Lost Marley recordings discovered and restored

A photo of Bob Marley stands in Meskel Square in Addis Ababa, Ethiopia, at a fan gathering to honour the late musician who died in 1981.
A photo of Bob Marley stands in Meskel Square in Addis Ababa, Ethiopia, at a fan gathering to honour the late musician who died in 1981.PHOTO: NYTIMES

NEW YORK • For 40 years, 13 reel- to-reel tapes containing live Bob Marley songs sat in a cardboard box in a London hotel basement.

They might have landed in the trash had they not been discovered in a building clean-out by a friend of London businessman Joe Gatt, who alerted his colleague, Mr Louis Hoover.

Mr Hoover recognised the value of the tapes immediately. "I was speechless," he told The Guardian.

The analogue tapes contain the original recordings of Marley's concerts between 1974 and 1978, at European venues such as the Lyceum Theatre in London and the Pavillon de Paris.

At first, the two men thought the tapes were unsalvageable because of water damage. "There was literally plasticised gunk oozing from every inch... saving the sound quality of the recordings looked like... a hopeless task," Mr Hoover said.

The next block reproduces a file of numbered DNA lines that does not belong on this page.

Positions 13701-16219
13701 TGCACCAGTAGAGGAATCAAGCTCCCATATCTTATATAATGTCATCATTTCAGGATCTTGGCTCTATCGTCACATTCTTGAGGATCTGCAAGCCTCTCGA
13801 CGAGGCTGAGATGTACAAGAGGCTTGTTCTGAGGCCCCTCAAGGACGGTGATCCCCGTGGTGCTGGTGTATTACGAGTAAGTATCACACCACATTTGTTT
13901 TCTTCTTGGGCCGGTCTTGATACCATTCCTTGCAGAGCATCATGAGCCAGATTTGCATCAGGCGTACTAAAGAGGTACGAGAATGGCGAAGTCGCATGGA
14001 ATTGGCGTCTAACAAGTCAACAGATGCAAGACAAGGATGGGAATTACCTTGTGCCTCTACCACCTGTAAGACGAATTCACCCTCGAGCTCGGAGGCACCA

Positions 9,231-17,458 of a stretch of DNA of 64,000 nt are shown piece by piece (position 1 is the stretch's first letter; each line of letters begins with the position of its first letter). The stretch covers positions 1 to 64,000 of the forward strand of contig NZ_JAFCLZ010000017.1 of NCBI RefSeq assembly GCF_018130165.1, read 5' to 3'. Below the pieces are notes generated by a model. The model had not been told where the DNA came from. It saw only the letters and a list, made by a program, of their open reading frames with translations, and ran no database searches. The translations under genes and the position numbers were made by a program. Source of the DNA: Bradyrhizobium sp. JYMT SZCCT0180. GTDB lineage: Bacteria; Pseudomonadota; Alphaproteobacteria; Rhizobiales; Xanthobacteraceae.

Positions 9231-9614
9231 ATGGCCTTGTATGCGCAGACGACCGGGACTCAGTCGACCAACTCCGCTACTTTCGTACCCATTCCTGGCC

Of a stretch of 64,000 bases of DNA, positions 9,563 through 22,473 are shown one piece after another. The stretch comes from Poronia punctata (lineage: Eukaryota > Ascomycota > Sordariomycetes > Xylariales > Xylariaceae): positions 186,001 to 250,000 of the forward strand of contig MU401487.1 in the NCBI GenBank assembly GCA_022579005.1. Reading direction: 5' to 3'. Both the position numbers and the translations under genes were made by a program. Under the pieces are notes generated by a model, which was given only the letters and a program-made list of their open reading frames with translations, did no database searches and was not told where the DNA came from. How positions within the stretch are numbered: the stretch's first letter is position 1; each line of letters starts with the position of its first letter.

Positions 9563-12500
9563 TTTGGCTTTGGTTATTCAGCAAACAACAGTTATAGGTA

But a sound technician worked for a year to restore the sound quality of 10 of the 13 tapes to a condition that "made the hair on the back of our necks stand up", Mr Hoover said. The Guardian reported that the project cost about US$31,000 (S$43,850).

It has not been announced whether the recordings, which include No Woman No Cry and I Shot The Sheriff, would be released to the public.

A new vinyl set of Bob Marley & The Wailers' Live!, which includes recordings from the 1975 concert at the Lyceum Theatre, was released in December.

NYTIMES

A version of this article appeared in the print edition of The Straits Times on February 08, 2017, with the headline 'Lost Marley recordings discovered and restored'. Print Edition | Subscribe